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Why Dog Breeds Exist

By: Kate Eldredge   Date: 02/27/2017

Most people today are aware that there are many different breeds of dogs - everything ranging from a Chihuahua to an Irish Wolfhound, and from a Xoloitzcuintli to a Tibetan Mastiff. When we see a dog that we are not familiar with, we ask what kind of dog it is, be that a breed we've never seen before or a mix of several breeds. We know that each breed looks a certain way. But what we have lost track of is why they look the way they do, and why all of these breeds exist.

The dog breeds we see today are a product of artificial selection for specific traits. For many breeds, the initial selection processes were based on what tasks the dog needed to perform rather than their appearance. Farmers needed dogs to help control and maneuver their livestock between pastures and to and from market. Hunters needed dogs to find prey, corner it, and assist in recovering it. Everyone needed dogs to kill household pests that broke into food stores and spread disease. While you can get one dog to perform all of these tasks, the work is done better if the dog specializes.

Consider herding dogs. In order to be a good stock dog, a dog must have an innate sense of balance to understand how to get the livestock to move in a particular direction. The dog also needs to be willing to take commands from his or her owner so that the livestock can be moved to the correct place. And the dog must not have a strong prey drive, or it could hurt or kill the livestock. All of these traits are controlled by genetics - training helps, but natural, in-born talents make the training process a lot easier and more successful. So farmers that had two dogs with innate herding ability would breed them together, yielding litters of puppies with more herding ability than the average dog. The physical traits of these dogs were passed on as well. Over time, with more and more farmers in an area participating in selecting for herding ability, they developed a population of dogs with great herding talent. Because they were limited geographically, physical traits got locked into the gene pool as well as the genes that control herding instinct. This is why there are many herding breeds today, but each one looks different - farmers in each geographic region were working with different base populations of dogs, and the traits of those original dogs would influence the appearance of the future herding dogs.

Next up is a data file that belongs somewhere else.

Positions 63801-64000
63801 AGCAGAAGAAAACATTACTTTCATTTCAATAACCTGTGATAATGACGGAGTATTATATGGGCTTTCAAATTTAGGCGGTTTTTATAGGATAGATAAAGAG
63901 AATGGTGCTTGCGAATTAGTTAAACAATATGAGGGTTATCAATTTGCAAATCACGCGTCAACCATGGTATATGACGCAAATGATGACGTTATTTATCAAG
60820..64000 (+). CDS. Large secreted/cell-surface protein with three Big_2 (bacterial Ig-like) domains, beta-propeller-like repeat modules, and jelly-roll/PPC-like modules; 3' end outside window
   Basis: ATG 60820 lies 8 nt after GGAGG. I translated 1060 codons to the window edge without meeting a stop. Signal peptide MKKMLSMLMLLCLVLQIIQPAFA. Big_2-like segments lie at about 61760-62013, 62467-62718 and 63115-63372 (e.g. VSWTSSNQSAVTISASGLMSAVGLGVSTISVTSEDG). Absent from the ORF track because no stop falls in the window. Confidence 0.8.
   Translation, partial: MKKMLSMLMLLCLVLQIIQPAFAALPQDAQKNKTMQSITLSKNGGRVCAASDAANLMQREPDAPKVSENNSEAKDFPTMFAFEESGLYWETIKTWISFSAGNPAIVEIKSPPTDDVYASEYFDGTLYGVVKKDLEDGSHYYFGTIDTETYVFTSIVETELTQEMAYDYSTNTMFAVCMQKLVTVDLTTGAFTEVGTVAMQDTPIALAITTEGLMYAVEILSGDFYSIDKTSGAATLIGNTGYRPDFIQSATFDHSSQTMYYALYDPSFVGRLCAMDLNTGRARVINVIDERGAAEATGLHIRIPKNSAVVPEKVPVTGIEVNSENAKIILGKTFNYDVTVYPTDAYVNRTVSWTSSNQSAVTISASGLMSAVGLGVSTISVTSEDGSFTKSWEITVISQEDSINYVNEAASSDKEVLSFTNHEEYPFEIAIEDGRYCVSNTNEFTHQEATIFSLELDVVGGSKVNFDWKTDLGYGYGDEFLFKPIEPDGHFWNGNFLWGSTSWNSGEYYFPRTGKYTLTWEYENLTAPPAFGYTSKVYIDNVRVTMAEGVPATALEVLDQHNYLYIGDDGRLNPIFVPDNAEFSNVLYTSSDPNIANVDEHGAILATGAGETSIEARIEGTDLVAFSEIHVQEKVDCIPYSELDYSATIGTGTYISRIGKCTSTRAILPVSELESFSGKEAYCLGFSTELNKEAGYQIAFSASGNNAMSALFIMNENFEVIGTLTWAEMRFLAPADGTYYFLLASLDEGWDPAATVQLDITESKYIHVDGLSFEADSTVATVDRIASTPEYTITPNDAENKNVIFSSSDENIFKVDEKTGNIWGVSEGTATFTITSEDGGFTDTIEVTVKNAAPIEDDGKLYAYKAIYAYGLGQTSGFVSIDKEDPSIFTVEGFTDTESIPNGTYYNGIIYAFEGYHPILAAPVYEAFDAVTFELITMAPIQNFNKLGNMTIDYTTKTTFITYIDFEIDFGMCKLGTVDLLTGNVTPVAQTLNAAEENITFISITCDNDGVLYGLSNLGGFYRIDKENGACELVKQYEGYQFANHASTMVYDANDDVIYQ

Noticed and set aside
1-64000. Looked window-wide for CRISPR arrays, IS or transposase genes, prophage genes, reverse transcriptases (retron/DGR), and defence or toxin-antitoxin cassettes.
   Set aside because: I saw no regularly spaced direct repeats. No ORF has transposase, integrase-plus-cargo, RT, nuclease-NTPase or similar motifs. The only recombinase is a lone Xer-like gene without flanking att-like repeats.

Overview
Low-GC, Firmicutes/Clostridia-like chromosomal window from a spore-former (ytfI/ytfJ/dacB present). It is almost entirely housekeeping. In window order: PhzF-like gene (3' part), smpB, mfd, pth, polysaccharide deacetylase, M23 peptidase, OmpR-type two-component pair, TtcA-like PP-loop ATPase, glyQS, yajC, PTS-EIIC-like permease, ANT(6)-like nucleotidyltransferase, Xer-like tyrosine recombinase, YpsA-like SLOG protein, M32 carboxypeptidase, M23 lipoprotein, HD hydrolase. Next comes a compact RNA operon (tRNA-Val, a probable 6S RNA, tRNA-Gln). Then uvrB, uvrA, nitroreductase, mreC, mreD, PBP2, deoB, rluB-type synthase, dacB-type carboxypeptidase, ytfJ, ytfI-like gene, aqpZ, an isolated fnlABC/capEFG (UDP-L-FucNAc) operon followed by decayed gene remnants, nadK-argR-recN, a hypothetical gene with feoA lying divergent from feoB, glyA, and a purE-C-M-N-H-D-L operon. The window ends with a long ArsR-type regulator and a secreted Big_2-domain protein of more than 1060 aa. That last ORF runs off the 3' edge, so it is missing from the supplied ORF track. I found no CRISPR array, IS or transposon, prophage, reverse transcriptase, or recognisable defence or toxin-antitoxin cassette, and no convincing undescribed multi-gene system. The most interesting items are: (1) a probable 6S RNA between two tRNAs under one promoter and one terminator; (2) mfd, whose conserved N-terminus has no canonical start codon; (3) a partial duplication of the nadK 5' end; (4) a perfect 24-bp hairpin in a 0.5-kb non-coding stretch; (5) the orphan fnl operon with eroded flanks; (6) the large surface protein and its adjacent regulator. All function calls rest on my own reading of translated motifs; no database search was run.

Don't be fooled by the cute face -- Terriers are a rat's worst nightmare.

The same process happened with hunting dogs, terriers, and other dog breed categories. In the case of terriers, small size was as important as prey drive, because the dogs needed to be able to get into the holes and burrows where their prey hides. Terriers have more independence than the typical hunting or herding dog because their work did not require input from a human - just find the rat and kill it. Retrievers on the other hand were selected for their willingness to please and work with their owners. Retrievers have also been selected for "soft mouths" so that they don't damage the meat on birds they retrieve.